Overview

Today, I would like to share my recent experience with code coverage measurement using Coverage.py. I used it for my scripts about personal finance: mainly for aggregating account history from different banks. I use Python 3.7.2 with Coverage 4.5.3 and Circle CI.

After reading this article, you will understand:

  • How to setup Coverage.py in the existing Python project?
  • How to run tests with test coverage measured?
  • How to create a coverage report?
  • Advanced options to be enabled

Setup Coverage.py

Declare Coverage.py as a test-scoped dependency in requirements-tests.txt:

+coverage==4.5.3
 flak8==3.7.7
 pytest==5.0.1

Then, ensure the test requirements are installed during the build. In Circle CI, you can do it as follow:

steps:
  - ...
  - run:
      name: Install Test Dependencies
      command: |
        . venv/bin/activate
        pip install -r requirements-tests.txt

In your local machine, you can install it using pip:

pip install coverage

Measure Coverage

According to the official web page, you can run your program and gather data using coverage run:

# if you usually do:
#
#   $ python my_program.py arg1 arg2
#
# then instead do:

$ coverage run my_program.py arg1 arg2

In my case, I use pytest for testing. I also enabled level 2 verbosity (-vv) and strict mode (--strict) so that warnings become errors and make the build fail. Combined with coverage, the command is written as follows:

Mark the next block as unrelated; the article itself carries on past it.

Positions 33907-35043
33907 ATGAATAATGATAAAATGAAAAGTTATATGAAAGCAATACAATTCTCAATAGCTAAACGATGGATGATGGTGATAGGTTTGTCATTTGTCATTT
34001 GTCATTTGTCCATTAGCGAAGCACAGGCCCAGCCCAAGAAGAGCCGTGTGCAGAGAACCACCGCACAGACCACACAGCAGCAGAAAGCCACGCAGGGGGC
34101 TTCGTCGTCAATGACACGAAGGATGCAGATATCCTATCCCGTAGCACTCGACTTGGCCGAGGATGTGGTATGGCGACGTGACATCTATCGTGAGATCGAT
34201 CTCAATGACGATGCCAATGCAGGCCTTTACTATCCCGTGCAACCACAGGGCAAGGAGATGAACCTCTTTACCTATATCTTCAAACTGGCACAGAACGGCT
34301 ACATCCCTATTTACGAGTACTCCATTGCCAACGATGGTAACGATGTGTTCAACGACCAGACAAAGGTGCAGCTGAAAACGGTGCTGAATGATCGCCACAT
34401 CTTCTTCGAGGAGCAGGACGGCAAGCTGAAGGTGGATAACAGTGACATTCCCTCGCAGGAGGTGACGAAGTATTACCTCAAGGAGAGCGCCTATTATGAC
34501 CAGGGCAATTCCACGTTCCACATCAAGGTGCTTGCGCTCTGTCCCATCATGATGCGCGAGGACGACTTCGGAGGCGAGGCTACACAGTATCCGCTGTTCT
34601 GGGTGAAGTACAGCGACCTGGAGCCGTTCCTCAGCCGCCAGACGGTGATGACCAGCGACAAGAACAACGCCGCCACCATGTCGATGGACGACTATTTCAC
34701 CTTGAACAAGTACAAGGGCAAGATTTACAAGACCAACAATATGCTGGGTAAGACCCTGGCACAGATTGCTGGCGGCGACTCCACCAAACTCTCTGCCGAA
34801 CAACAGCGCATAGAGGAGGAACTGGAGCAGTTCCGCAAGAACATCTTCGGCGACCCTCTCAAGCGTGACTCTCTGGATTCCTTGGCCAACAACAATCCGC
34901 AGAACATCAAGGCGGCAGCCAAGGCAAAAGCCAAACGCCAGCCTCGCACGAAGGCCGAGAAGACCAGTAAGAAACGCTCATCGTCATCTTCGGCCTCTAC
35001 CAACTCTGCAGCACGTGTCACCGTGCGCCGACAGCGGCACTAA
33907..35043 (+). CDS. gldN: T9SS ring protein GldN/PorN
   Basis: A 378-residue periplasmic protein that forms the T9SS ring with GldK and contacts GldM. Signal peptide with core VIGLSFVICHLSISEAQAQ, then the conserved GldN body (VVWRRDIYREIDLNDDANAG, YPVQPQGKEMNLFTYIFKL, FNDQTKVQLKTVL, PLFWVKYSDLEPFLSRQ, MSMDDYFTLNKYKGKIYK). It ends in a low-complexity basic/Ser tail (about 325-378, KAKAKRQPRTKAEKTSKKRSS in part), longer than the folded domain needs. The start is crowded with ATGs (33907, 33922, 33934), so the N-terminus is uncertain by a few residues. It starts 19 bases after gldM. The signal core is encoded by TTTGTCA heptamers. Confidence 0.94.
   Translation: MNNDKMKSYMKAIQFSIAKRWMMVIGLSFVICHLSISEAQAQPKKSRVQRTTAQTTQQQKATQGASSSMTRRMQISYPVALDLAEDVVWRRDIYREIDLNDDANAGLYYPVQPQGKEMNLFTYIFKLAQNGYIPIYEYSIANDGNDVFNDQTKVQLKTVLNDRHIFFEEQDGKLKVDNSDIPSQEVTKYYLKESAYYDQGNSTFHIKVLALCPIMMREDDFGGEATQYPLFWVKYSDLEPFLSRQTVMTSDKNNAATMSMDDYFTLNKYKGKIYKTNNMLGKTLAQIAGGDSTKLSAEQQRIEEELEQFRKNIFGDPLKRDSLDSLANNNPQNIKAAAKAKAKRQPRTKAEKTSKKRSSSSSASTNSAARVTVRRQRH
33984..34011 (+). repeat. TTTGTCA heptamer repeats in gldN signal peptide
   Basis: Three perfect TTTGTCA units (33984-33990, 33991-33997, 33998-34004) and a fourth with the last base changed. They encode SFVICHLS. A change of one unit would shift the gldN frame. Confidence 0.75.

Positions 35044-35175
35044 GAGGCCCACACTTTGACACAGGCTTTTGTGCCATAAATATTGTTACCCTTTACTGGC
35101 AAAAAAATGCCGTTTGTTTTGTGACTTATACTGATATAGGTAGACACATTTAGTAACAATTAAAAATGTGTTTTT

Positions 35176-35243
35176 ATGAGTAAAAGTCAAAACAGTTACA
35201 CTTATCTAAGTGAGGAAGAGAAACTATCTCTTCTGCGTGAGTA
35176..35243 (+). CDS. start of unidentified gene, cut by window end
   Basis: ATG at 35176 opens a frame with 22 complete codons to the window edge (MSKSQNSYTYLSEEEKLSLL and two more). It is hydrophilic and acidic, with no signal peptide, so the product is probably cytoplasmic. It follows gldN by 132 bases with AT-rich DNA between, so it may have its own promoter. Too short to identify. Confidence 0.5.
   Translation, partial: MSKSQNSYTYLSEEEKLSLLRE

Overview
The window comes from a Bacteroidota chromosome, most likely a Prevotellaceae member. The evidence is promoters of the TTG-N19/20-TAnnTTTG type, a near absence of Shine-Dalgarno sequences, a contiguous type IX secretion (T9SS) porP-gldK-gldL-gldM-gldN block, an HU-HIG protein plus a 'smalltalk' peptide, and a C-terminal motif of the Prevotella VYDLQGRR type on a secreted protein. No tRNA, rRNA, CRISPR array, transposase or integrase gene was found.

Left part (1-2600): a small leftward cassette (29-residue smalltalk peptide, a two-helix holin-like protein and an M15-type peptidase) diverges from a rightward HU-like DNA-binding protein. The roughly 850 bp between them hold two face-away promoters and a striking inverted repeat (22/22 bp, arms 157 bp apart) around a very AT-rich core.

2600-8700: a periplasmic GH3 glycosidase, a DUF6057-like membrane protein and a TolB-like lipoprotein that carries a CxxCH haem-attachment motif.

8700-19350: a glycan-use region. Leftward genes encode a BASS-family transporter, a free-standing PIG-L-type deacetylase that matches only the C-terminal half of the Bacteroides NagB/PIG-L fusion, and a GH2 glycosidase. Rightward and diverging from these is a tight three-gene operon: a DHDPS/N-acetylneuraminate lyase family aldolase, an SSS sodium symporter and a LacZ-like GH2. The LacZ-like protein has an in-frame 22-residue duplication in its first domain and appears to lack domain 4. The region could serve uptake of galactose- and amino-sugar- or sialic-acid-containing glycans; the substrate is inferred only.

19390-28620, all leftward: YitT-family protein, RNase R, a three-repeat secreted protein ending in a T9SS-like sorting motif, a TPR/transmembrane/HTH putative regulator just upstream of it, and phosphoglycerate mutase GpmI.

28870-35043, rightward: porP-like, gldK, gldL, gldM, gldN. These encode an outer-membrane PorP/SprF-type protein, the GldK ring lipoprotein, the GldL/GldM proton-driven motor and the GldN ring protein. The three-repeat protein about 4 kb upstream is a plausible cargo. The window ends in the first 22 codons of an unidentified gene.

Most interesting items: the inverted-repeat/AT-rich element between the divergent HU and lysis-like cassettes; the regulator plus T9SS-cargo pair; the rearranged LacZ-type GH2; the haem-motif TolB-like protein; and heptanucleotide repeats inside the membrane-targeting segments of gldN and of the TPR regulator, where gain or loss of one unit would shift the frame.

$ coverage run -m pytest -vv --strict

Here’s the screenshot of the execution on macOS:

Coverage run example

Coverage Report

Use coverage-report command to report on the results. This will print the results in terminal. In my case, I also enabled the option -m, --show-missing in my .coveragerc file to show line numbers of statements in each module that weren’t executed.

$ coverage report

Here’s the screenshot of the execution on macOS:

Coverage report example

Another way to see the result is via HTML page. You can see both the overview and a detailed view of each file.

$ coverage html

Here’s the screenshot of the overview page:

Coverage report HTML (overview)

Here’s the screenshot of the detail page:

Coverage report HTML (detail)

Advanced Options

Coverage.py options can be specified in a configuration file. This makes it easier to re-run coverage.py with consistent settings, and also allows for specification of options that are otherwise only available in the API.

The default name for configuration files is .coveragerc, in the same directory coverage.py is being run in. Most of the settings in the configuration file are tied to your source code and how it should be measured, so it should be stored with your source, and checked into source control, rather than put in your home directory.

In my case, for command “run”, I set the source directory to src and enabled the branch coverage measurement, in addition to the usual statement coverage; for command “report”, I added the show-missing option to see more detail about what is missing directly in terminal.

[run]
source = src
branch = True

[report]
show_missing = True

Conclusion

In this article, I explained the usage of coverage.py in my own Python project, including installation, coverage meansure, coverage report generation, and storing more options in configuration file. If you are interested in Coverage.py, I suggest you to go to their official documentation https://coverage.readthedocs.io/en/latest/index.html. There are clear and detailed explanation about different settings. Hope you enjoy this article, see you the next time!

References